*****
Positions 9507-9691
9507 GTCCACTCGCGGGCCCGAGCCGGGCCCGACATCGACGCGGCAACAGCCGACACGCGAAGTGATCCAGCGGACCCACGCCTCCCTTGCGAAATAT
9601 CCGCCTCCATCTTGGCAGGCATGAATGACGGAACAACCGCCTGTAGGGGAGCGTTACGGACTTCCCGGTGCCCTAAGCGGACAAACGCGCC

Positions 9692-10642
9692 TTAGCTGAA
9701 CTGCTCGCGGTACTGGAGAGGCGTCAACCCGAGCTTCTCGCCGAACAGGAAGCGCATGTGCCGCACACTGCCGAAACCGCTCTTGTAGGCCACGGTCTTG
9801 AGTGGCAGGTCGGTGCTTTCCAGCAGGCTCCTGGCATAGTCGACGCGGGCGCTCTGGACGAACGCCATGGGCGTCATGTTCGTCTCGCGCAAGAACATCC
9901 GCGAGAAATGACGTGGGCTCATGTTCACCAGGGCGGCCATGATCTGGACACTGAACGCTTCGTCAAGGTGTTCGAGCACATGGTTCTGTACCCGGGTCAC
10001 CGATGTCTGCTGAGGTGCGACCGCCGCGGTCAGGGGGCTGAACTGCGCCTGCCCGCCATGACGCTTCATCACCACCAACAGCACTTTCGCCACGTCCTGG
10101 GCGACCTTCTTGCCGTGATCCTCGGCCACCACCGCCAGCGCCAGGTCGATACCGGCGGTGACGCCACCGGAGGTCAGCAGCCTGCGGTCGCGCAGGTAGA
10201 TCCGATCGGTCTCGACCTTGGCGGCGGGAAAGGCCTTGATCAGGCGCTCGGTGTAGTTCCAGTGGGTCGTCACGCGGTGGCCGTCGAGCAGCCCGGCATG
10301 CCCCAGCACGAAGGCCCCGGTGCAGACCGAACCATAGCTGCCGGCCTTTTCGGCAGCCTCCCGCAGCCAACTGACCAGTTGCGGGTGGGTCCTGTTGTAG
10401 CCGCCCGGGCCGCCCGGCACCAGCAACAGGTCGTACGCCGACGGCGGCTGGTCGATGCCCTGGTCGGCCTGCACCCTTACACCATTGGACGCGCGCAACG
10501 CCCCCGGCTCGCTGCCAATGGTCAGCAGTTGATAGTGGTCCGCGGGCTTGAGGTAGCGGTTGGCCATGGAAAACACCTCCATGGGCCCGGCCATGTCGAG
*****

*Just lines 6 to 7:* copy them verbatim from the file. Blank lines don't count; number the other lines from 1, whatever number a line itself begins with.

9701 CTGCTCGCGGTACTGGAGAGGCGTCAACCCGAGCTTCTCGCCGAACAGGAAGCGCATGTGCCGCACACTGCCGAAACCGCTCTTGTAGGCCACGGTCTTG
9801 AGTGGCAGGTCGGTGCTTTCCAGCAGGCTCCTGGCATAGTCGACGCGGGCGCTCTGGACGAACGCCATGGGCGTCATGTTCGTCTCGCGCAAGAACATCC